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Hiring and Supporting Employees with Developmental Disabilities

By May 13, 2024No Comments
Developmentally Disabled Employee in a blue shirt and peers in an article about Developmental Disability hiring and support

The recent attention paid to diversity, equity, and inclusion (DEI) in workplaces has created a new push for employers to support employees from marginalized groups. Many organizations have taken time to reassess the way they support their team, including employees with developmental disabilities (DD). Despite significant gains in employment of the developmentally disabled, DD people are still unemployed at double the rate of nondisabled people, which speaks to the need for a significant shift in hiring, support, and awareness of DD employees’ needs. 13% of the US population has some form of disability, which means under- or unemployment in this group has major ramifications for the country as a whole.

Fortunately, the push for inclusivity and the tireless work of disability activists has created a wealth of information and resources that you can draw from to help your hiring process and organizational practices become more inclusive for DD applicants. Prioritizing these changes can help your organization grow and thrive, as they can expand your hiring pool, help with employee retention, and give your team a personal and organizational investment in inclusion that they feel proud of. Here are some ways to create an organization that is supportive of DD employees:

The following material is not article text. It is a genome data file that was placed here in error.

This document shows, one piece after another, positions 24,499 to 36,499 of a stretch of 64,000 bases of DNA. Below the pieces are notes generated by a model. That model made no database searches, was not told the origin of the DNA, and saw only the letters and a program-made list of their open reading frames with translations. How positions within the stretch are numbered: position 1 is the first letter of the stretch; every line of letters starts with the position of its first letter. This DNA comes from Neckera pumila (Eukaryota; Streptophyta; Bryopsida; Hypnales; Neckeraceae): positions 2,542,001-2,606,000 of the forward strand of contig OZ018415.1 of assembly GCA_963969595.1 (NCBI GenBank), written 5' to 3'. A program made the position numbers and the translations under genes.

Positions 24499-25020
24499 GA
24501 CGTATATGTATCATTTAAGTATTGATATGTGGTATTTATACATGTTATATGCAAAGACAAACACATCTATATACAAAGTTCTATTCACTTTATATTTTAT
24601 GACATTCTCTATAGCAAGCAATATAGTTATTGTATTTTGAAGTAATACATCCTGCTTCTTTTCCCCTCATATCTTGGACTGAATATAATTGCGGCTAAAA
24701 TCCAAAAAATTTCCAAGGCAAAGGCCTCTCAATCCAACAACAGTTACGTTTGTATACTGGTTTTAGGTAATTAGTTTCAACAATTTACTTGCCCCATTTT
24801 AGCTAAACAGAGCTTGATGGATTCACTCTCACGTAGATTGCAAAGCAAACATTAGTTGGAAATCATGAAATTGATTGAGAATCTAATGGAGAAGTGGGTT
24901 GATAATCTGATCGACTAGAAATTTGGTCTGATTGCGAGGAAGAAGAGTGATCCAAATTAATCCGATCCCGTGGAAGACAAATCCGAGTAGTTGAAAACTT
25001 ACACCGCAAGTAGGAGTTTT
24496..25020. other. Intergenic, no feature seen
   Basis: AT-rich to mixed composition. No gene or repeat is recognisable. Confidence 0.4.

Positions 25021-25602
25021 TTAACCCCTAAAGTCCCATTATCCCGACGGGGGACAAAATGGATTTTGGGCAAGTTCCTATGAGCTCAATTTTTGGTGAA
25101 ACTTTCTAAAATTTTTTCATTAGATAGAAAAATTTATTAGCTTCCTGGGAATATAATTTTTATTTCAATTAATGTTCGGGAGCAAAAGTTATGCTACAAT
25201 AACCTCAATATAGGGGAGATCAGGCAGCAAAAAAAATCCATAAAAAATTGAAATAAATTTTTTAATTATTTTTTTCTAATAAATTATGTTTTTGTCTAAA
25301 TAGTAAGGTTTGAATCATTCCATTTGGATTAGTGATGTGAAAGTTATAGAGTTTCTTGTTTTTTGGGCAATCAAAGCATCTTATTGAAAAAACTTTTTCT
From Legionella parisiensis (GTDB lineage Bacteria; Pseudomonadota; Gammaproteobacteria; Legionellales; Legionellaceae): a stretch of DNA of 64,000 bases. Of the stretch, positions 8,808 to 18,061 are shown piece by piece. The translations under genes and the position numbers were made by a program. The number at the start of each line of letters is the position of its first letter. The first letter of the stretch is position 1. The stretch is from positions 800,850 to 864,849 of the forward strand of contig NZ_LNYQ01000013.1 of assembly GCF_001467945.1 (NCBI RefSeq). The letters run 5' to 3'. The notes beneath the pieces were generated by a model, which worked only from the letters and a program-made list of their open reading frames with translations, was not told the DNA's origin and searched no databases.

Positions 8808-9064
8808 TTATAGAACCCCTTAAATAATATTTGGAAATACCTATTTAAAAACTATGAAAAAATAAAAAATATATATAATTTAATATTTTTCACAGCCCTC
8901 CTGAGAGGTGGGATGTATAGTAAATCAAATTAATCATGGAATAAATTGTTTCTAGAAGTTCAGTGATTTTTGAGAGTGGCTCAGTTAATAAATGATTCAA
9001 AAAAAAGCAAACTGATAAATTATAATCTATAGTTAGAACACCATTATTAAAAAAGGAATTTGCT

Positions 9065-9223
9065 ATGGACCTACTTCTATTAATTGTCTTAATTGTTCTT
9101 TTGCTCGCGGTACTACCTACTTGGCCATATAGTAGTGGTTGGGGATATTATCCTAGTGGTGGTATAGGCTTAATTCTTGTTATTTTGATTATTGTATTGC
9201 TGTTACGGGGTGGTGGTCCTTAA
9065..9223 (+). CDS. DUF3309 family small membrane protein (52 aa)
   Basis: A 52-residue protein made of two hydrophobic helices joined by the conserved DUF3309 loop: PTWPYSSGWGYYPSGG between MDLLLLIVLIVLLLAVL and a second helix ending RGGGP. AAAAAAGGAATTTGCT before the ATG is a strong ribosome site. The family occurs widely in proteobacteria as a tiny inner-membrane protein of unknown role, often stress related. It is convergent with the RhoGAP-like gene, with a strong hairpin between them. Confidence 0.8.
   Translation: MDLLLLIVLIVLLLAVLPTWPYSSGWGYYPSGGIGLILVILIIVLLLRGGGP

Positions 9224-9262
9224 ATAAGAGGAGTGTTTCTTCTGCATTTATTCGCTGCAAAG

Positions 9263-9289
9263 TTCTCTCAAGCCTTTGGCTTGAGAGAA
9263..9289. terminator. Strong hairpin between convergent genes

Research the issues and share your findings

It’s important that you and your team have a well-rounded understanding of developmental disability hiring, as quite often well-intentioned but under-informed attempts to improve inclusivity can have the opposite effect. Disability hiring resources have been created by both public and private organizations, and are often free, such as the Employer Assistance and Resource Network on Disability Inclusion (EARN) program. The National Institutes of Health also has resources around the specific needs and challenges faced by people with some of the more common disabilities. The Campaign for Disability Employment (CDE) can provide informational resources around key considerations, benefits, and best practices for hiring DD employees.

As you undertake this research, it’s critical that you document your findings and make these resources available to your team to look over. You could also consider presentations, consultations, or organizational partnerships with disability advocacy groups in order to help your team learn more about these issues and empower them to be more inclusive. Making sure your team is bought-in and that they understand the importance of DD inclusion will make your workplace much more accommodating and welcoming to disabled employees.

Learn about and adopt inclusive hiring practices